Revisited, revamped & republished
this 2020 story of mine
for the May 12 Unicorn Challenge

ยฉ Ayr/Gray

On a whim my husband and I decided to ride our bicycles to Tarrytown. The village was not far โ€“ a little over four miles. We would stop for dinner at one of the charming cafes.

It was a cool Spring evening; we were comfortably warm in cozy sweaters. Horses grazed contentedly in the fields. A pond reflected the soft glow of the moon and an owl hooted shyly as we passed beneath his tree.

Tarrytown appeared as we rounded a bend in the road, a welcoming light from a cafรฉ in the distance. We leaned our bicycles against the fence of a nearby church and walked to a romantic-looking bistro. After a delightful meal we happily strolled to the church to retrieve our bicycles for the ride home.

This was without a doubt the most perfect evening weโ€™d ever had!

Without warning the sky started turning black and the wind began blowing. Arriving at the church we were shocked to discover our bikes were gone; we had no choice but to walk home. Suddenly thunder and lightning crackled in the foreboding sky and heavy rain began pouring down on us. We trudged on, swearing with every step we took.

We were drenched, our shoes covered in mud. Exhausted, we argued bitterly about who forgot to bring the bicycle locks. We cursed and screamed vile accusations. Everything turned into an abysmal disaster and we stopped talking altogether.

This was without a doubt the worst night weโ€™d ever had!

NAR ยฉ 2023

41 thoughts on “THE LONG AND WINDING ROAD”

  1. Ring (1) Uber, and (2) your insurance company when you get back home. A couple shouldn’t argue about bike locks. Fight about something important, like put the toilet seat down so I don’t fall into the water at night, or why are your breakfast dishes in the sink when we have a dishwasher, or ….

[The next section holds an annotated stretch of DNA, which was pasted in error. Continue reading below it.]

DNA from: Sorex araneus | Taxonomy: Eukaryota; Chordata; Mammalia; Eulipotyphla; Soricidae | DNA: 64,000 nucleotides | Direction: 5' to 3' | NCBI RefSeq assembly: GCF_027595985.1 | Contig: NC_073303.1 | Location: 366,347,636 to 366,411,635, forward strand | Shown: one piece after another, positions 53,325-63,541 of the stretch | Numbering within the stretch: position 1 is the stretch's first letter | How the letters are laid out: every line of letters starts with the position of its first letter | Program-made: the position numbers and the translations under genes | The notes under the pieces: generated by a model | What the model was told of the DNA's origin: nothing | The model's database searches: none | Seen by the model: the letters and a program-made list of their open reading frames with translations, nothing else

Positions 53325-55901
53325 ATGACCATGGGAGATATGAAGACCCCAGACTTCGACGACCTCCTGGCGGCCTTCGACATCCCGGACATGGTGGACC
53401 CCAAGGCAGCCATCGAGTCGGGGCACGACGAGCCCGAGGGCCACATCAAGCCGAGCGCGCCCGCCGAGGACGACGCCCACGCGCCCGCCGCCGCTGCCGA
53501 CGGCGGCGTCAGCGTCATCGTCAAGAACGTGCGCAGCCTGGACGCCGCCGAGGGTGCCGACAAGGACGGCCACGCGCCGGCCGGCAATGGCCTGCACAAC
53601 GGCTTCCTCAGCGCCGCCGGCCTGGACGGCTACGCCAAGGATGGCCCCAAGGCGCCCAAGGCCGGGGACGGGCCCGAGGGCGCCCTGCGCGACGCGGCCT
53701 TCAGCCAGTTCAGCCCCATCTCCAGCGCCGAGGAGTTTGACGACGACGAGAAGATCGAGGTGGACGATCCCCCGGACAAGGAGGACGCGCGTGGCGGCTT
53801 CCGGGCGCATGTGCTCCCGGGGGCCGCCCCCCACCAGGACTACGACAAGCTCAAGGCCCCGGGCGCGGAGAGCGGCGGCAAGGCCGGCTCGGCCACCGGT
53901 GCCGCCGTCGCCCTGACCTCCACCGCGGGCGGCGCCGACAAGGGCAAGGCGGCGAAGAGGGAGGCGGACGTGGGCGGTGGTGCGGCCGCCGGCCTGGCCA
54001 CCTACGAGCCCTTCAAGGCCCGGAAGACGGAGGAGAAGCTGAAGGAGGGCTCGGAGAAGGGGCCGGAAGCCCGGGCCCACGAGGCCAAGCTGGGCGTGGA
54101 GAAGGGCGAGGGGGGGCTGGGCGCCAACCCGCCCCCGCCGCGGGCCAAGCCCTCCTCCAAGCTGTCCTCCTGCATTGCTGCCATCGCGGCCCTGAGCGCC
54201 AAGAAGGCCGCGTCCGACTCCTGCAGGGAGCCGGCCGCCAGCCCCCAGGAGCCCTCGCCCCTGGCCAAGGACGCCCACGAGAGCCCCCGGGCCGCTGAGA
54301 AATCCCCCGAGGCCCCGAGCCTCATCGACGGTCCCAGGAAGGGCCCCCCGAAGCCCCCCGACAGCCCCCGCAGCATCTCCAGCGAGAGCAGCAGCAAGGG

Liked by 2 people

  2. Hahaha, Nancy, it looks like a story of a typical Indian couple, who will patch up the very next morning having cuppa tea. Beautifully written story ๐Ÿ‘

    Liked by 1 person

    1. Thanks so much, KK. Probably somewhere in Costa Rica or Israel or Canada or even Fiji there is a couple experiencing a similar situation. It’s universal! We fight; it’s the making up that’s important (and much more fun!) โฃ๏ธ
      Thank you for your very appreciative comments, KK!

      Liked by 1 person

  3. They say a good story gets even better with the retelling. So when you edit/rewrite it next time it will be even more so. ๐Ÿ˜‰

    I can vouch for this: My husband has a set of joke-stories he tells. When he repeats it to new friends we meet, he seems to add a few more words/actions/descriptions to it. Of course I am the only one who knows that. But I must admit the story/joke improves each time. ๐Ÿ˜‰

    Liked by 1 person

    1. That’s an excellent point, Sighs! I really don’t like reposting a piece; I’m afraid it screams “taking the easy way out”. But there are times when an old post fits the bill perfectly. A little nip here and a tuck there and it becomes a story with a whole new perspective. How serendipitous!

      Liked by 2 people

  4. We’re such fickle creatures, aren’t we, Nancy? And your story, with its atmospheric descriptions, shows that splendidly.
    I like the name, Tarrytown. I imagine people in the past arriving and saying, ‘Ah, my dear, is this not a delightful place where we might tarry?’ And settling there. OK, I looked it up and know that’s not what happened, but still… ๐Ÿ˜‰

    Liked by 1 person

    1. Thanks so much for your comments, Jenne!
      Well, if you looked up Tarrytown you’ll have discovered it’s not far from Sleepy Hollow, the village where legends are made. That’s a place you definitely do not want to “tarry”; remember what happened to Rip Van Winkle?! ๐Ÿ˜‰

      Liked by 1 person

      1. Well, that was fun. Just read about the Legend of Sleepy Hollow and you’re right, I wouldn’t ‘tarry’ there! You live in an interesting area, Nancy!


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